Modern Portrayals of Jesus

Starting with the advent of historical criticism in the late 18th cent. (see higher criticism), scholars increasingly recognized that the Gospels were written from the point of view of the original Christian believers, who were more likely than moderns to accept supernatural occurrences and explanations. Thus in the 19th cent. many attempts were made to reconstruct by historical and critical methods a picture of Jesus that corresponded more closely to modern ideas of reality. The most famous of these lives of Jesus is that of Ernest Renan (1863). Albert Schweitzer's Quest of the Historical Jesus (1906, tr. 1910) is in large part a survey of this literature and its shortcomings. Schweitzer's work brought an end to a series of historical reconstructions of the life of Jesus and demonstrated that the eschatological focus of the Gospels was not something to be discarded in the attempt to encounter the historical Jesus.

Many scholars in the first half of the 20th cent. argued that the Gospels were narrative proclamations imbued with faith and not in any sense objective presentations of the life and teaching of Jesus. Two leading figures of this attitude were Rudolf Bultmann and his student Ernst Käsemann; in the early 1950s they sought to link the historical Jesus and the Jesus confessed by the church.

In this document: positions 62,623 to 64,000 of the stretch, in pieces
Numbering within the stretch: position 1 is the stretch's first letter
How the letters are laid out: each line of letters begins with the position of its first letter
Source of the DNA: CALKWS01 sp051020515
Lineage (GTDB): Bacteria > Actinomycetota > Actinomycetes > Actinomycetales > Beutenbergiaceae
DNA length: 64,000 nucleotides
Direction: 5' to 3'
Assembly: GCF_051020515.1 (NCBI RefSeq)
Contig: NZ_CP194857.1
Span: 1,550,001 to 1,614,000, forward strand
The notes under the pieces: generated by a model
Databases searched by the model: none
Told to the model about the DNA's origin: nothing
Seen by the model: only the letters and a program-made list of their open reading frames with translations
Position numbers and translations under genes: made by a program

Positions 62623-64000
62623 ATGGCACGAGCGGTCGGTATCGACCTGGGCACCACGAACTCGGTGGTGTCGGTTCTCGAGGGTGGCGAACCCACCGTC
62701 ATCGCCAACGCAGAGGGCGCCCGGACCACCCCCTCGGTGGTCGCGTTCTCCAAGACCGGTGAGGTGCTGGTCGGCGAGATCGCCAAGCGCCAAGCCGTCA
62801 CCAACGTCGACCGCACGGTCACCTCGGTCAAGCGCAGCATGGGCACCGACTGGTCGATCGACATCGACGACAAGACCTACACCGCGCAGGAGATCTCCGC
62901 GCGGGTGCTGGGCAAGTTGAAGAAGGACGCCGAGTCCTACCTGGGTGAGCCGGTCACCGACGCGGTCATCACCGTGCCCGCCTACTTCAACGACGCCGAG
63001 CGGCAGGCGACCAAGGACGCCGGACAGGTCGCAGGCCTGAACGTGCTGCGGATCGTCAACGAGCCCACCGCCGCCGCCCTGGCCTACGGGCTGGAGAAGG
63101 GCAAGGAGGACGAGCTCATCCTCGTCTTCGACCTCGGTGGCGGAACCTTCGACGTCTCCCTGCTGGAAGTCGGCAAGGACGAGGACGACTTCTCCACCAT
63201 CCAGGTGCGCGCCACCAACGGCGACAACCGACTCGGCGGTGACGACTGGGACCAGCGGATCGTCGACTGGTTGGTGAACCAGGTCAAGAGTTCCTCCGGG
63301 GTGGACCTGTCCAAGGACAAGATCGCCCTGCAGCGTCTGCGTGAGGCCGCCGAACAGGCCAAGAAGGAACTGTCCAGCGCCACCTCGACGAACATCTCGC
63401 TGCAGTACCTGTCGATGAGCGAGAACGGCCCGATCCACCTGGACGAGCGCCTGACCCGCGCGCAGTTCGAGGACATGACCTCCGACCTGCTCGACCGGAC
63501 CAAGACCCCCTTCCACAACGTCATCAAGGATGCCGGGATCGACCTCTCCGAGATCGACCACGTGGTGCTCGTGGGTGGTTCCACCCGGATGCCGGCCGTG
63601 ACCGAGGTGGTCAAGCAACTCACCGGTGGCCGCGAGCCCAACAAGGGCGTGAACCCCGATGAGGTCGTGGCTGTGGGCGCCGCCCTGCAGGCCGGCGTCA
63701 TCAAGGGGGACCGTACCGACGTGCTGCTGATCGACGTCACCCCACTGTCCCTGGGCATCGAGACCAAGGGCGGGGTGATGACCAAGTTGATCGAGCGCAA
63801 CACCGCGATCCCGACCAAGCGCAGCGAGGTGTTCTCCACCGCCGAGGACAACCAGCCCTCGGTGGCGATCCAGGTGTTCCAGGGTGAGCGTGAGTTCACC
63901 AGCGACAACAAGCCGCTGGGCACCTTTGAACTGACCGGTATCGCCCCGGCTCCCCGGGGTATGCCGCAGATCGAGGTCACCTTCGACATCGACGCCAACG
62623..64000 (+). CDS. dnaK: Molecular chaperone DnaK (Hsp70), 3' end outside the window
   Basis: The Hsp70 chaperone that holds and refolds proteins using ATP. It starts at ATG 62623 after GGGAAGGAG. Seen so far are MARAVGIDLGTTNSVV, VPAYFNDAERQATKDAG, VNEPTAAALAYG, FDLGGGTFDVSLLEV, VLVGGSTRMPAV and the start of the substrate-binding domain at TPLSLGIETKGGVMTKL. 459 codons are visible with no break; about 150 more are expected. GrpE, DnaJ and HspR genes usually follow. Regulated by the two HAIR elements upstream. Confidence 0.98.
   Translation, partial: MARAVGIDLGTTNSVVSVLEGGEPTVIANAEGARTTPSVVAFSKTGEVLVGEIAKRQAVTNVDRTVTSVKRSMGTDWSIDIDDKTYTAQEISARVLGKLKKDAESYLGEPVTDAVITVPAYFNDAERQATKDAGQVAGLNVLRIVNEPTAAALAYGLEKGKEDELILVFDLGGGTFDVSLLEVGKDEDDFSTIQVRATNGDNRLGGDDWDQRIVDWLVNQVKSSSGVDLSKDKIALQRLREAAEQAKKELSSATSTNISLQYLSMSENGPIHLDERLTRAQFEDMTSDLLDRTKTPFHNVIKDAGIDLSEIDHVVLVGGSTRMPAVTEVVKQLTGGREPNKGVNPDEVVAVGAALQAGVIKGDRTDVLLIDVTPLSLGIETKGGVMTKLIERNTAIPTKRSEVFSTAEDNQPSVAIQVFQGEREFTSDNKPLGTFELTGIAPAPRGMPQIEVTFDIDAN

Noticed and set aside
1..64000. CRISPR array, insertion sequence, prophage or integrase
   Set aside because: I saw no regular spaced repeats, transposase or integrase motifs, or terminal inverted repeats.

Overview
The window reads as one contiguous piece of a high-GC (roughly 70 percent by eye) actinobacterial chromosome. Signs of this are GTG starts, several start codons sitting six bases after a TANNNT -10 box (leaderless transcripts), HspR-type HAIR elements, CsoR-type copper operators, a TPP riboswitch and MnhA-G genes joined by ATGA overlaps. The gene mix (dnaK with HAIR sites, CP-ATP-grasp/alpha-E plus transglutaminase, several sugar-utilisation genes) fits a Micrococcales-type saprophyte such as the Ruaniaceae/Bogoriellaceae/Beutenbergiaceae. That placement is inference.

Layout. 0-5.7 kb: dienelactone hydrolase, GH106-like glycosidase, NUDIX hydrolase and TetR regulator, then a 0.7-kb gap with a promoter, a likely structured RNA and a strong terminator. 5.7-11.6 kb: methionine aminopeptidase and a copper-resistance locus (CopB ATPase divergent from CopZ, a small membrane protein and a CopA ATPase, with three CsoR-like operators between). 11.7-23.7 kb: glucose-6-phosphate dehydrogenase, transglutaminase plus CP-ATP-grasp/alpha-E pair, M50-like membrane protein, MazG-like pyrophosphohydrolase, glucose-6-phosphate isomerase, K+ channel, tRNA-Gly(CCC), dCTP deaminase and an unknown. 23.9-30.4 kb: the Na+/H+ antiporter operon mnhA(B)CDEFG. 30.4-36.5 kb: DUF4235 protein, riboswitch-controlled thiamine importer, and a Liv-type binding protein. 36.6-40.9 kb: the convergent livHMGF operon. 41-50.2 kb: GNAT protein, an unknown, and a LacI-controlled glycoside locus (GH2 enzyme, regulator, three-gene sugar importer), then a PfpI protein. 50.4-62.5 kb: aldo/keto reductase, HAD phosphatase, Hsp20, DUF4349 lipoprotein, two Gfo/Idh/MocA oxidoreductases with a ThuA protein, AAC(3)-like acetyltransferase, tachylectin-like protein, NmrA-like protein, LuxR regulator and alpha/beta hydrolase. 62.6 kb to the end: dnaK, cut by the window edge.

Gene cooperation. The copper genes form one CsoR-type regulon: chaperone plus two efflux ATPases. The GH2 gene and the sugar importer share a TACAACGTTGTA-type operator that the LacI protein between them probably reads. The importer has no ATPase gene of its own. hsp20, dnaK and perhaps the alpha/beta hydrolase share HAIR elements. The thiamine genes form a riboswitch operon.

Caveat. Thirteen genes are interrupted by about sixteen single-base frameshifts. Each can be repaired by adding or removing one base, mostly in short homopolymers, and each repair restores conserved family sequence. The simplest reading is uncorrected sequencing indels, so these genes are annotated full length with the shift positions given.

In the 1970s research into the historical Jesus took a new turn. Geza Vermes published Jesus the Jew (1973), in which he attempted to place Jesus squarely in the Jewish milieu of the 1st cent. The Jewishness of Jesus has increasingly been the focus of Jewish and Christian scholarship. This approach takes a much more optimistic view of the historicity of the Gospel traditions. The discovery of the Dead Sea Scrolls has allowed comparison of the Gospels with the brand of Judaism represented in the scrolls. Still other contemporary scholars have sought to portray Jesus as a charismatic teacher of subversive wisdom.

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